Developer: Backflip Studios
Price: Free
Version: 1.0.1
App Reviewed on: iPad 2

Graphics / Sound Rating: ★★★★½
Gameplay Rating: ★★★½☆
Playtime Rating: ★★★½☆
Replay Value Rating: ★★★½☆

Overall Rating: ★★★½☆

World building games have melded with the iOS gaming scene in ways that would have put skeptics to shame. The touch interface alone was enough to push the genre to the forefront of the marketplace, and when it was hybridized with the free-to-play pricing model, it seemed like the sky was the limit. Looking to continue in this tradition, Backflip Studios have introduced another similar release, in the form of Gizmonauts. Are the title’s nuts and bolts enough to ratchet up the success, or has this screw been stripped bare, long ago?

On the heels of their tremendously successful DragonVale, it was only a matter of time before they had to follow it up. Gizmonauts follows the fairly similar formula of world crafting, only set in space and featuring a collection of robotic minions. Maybe the word minions is a bit extreme, because the game is actually sweet enough to induce cavities. The animated aesthetics further drives home the appeal to a primarily younger demographic.

Players set out to design a whole new colony in space, and then expand to fit the need of the rapidly expanding mechanical masses. Each different type of bot will need a home that is customized to its needs, which in turn helps to drive the expansion of the world. The problem is that the building of these structures takes either an extensive amount of waiting time, or actually paying to have the construction sped up. Of course, these diamonds have to be purchased using real money. If players are patient they should have no issues building out their world. Sadly, it will have to be done at a fraction of the pace of those willing to shell out.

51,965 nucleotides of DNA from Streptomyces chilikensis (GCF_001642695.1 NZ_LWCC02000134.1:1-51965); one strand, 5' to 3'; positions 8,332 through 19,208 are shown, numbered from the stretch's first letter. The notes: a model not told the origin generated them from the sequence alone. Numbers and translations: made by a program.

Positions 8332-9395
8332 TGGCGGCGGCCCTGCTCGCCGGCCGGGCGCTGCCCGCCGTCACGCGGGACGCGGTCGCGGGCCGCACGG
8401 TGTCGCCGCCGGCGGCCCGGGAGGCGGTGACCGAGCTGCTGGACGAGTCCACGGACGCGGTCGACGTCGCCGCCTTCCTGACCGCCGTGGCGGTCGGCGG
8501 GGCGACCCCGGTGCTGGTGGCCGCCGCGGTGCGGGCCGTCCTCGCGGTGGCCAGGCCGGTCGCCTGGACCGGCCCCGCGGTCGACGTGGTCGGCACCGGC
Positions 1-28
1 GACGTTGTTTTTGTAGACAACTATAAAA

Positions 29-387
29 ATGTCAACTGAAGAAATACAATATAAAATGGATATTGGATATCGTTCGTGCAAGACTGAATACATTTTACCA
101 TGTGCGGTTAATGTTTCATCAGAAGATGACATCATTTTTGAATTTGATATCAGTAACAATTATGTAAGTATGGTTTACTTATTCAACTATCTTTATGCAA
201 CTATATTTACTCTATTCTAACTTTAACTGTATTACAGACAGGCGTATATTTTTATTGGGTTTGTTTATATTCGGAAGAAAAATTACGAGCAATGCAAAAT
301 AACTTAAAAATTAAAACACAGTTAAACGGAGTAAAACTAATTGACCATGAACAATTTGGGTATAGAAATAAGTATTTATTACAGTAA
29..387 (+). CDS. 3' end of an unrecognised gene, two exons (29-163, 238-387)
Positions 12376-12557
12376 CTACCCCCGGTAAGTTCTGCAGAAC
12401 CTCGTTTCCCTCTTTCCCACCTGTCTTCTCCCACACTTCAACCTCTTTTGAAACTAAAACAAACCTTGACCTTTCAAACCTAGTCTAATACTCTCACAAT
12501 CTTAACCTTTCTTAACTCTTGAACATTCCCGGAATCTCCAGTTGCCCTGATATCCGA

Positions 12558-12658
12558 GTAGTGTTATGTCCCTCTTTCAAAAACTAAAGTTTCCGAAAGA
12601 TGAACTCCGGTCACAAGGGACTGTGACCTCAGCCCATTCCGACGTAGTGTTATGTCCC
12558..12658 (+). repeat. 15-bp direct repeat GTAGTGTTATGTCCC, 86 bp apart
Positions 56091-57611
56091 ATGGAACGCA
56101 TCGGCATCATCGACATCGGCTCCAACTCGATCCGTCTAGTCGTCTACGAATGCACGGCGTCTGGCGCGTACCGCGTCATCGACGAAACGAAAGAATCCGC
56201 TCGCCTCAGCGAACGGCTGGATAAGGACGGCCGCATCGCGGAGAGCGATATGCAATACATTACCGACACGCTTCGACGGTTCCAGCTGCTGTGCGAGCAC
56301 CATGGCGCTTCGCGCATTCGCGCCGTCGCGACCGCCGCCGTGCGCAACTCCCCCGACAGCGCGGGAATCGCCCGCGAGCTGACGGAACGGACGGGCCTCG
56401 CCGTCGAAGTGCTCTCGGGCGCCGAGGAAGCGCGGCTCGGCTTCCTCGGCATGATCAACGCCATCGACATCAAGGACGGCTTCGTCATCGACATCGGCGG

The one interesting component that seems to step out of the traditional “world building” simulation is the ability to select robots to battle in the arena. Should the selected units come out of top, the player can reap the bounty. These funds can then be re-invested in building out the ecosystem.

Those that have previously played Backflip’s previous game, DragonVale, will find a great majority of the mechanics are a fair duplicate of what is found in Gizmonauts. While the slight variations certainly add to the experience, it is not enough of a change to shake the feeling of déjà vu onset by every play session. Though the software still remains free, there isn’t enough new to validate an download.

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